I’m in the process of updating much of my snow equipment now that I have dived fully into skiing as a major consumer of my time in the winter.  High at the top of the list of equipment requiring an update were goggles.  Struggling between the need for quality, the lack of ability to drop multiple hundreds of dollars on goggles, and the desire for the frameless style akin to some fighter pilot headwear, the process was obviously going to take some careful research.  After much deliberation, I settled on the newly released Native Backbowl Goggles ($130).  Perhaps I would not have made this decision had I not been a loyal Native Eyewear customer since my first pair of their shades in 2011, but I am here to tell you—they are awesome.

Anyone familiar with changing light conditions in the snow can attest—flat light and sunshine both provide unique and mutually exclusive challenges for visibility.  Choosing between normal and low-light lenses early in the day is a necessary gamble that doesn’t always turn out well.  Enter: Native Backbowl.  I have now had these goggles for about a month and I am very impressed.  In this month, I have skied many days (I work and play at CBMR this winter) in many varying light conditions—from apocalyptic snow to cloudless bluebird.  I have yet to have a considerable frustration with the Backbowl’s performance.

A few basics on the Backbowls:

  • Lens not interchangeable (more on this in a bit)
  • Massive frame
  • Mirrored or Pink/Blue lens
  • SnowTuned lens technology (more on this in a bit)

Just like many others, I’m sure, I was a bit anxious and skeptical about the one-lens-fits-all concept Native employs with their goggles.  No ability to swap out lenses for changing conditions means the fixed lens has to be pretty, prettttty, pretttttty versatile.  Again, just like many others, I cannot express how awesome these lenses are.  Ok, I am not going to sit here and say that these are the best lenses for bluebird days or the best lenses for flat light, but they are very good at handling both.  With an amber hue, akin to popular yellow low-light lenses, details and subtle features in the snow show a bit of pop when otherwise invisible due to flat light.  This became the most obvious ‘pro’ right off the bat because I got the Backbowls after day one of two consecutive days of skiing on the headwall at CBMR in full-blown blizzard conditions.  The first day (name of old goggles will be withheld): I couldn’t see @!$%.  The second day (rockin’ the Backbowls): I could see enough to anticipate moves more than one foot out.  The difference was so stark that I commented to a buddy of mine on the massively improved visibility from the prior day (we skied together both days), to which he laughed and said visibility was actually worse the second day.  So—there’s that.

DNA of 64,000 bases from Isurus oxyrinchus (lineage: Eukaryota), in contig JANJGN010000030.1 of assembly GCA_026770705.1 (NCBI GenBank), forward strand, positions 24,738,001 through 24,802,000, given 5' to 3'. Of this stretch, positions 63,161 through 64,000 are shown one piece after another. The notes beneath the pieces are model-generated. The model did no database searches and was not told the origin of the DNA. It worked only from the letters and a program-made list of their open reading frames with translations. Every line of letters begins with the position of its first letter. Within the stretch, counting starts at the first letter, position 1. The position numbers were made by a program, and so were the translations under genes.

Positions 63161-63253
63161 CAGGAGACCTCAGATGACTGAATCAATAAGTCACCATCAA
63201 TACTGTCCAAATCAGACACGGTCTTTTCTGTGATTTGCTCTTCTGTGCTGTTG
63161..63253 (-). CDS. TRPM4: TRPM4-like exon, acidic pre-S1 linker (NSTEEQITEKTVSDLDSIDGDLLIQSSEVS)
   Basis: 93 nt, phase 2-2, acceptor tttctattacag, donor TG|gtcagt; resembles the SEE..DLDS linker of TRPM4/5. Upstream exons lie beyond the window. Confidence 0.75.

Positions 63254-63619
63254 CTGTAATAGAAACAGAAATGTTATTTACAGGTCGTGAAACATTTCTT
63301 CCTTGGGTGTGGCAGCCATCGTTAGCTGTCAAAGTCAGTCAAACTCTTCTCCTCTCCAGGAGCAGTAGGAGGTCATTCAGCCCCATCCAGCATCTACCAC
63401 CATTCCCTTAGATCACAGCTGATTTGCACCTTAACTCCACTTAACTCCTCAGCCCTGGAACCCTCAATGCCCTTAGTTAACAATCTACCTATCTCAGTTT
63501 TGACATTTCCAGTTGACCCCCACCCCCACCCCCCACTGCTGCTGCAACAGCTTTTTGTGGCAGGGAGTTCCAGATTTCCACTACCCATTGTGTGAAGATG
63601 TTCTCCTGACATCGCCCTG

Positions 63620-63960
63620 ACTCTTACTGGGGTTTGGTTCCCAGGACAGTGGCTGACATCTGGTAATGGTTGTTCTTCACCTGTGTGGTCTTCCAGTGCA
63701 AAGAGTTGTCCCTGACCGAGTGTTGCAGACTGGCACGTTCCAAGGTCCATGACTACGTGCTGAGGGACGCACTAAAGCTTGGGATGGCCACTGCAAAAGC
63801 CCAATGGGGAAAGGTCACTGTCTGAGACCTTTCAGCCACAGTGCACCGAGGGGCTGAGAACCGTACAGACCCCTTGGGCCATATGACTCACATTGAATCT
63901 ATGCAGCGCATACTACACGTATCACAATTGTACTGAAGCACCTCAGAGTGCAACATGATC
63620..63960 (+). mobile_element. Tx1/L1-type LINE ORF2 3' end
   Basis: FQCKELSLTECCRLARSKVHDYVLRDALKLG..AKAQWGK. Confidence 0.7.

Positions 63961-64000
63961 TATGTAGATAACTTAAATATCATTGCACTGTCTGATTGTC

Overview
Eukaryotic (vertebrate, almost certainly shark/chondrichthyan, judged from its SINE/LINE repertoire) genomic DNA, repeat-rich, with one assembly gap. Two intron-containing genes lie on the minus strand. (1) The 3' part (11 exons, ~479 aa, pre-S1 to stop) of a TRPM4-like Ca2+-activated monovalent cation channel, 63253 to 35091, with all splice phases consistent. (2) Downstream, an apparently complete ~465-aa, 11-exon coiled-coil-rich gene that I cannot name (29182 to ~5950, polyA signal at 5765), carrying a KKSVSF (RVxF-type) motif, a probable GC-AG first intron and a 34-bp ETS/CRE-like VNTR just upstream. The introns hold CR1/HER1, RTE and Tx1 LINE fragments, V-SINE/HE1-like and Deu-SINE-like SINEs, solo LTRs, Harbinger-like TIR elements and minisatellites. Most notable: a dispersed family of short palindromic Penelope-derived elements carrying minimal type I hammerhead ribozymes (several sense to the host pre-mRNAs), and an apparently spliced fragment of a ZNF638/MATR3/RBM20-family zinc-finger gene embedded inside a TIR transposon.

Now for the sasquatch in the goggles room—fogging.  Part of Native’s SnowTuned lens technology suite, all of their goggles claim an astounding 8 minutes of anti-fog.  This means your lenses have 8 minutes to adjust to changing temperatures and establish equilibrium.  I will not even try to claim I understand the anti-fog coating technologies of today enough to explain this massive leap, but I can confirm it is impressive.  In my experience, thus far, the only fogging I have experienced are from directly breathing on my lenses (we’ve all been there—the struggle of the neck gaiter) or transitioning from very cold outside to very warm inside temps rapidly (i.e. walking inside).

After testing the Backbowls in a variety of conditions and being highly impressed, it is now up to me to not blow it by scratching the big, beautiful mirrored lens.  That being said, Native even addressed this by providing a hard case for storage and transportation to and from the perfect line.  I will end by highly recommending the Native Backbowl goggles—or any other goggles by Native, given the similar technologies found in every style.

1 Comment on Native Backbowl Goggles

  1. Suzanne Porter
    April 19, 2017 at 5:33 pm (7 days ago)

    Yes I have recently moved to Fernie BC and the snow conditions change fast and drastically. I also find it hard to decide which lens to use, I am sorry to say I have the smith optics IOX which served a purpose. I also bought the Smith Optics IOX Turbo Fan Photo RDSN Black Goggles which work intermittently. Sorry I even wasted my money on them but I am going to do my research this time. I was up the mountain and found the rose lens and the grey lens still had me snow blind up there. I basically ski with amber safety glasses for now till I can find a good brand of googles which will work well in low light and blizzard conditions.

    Reply

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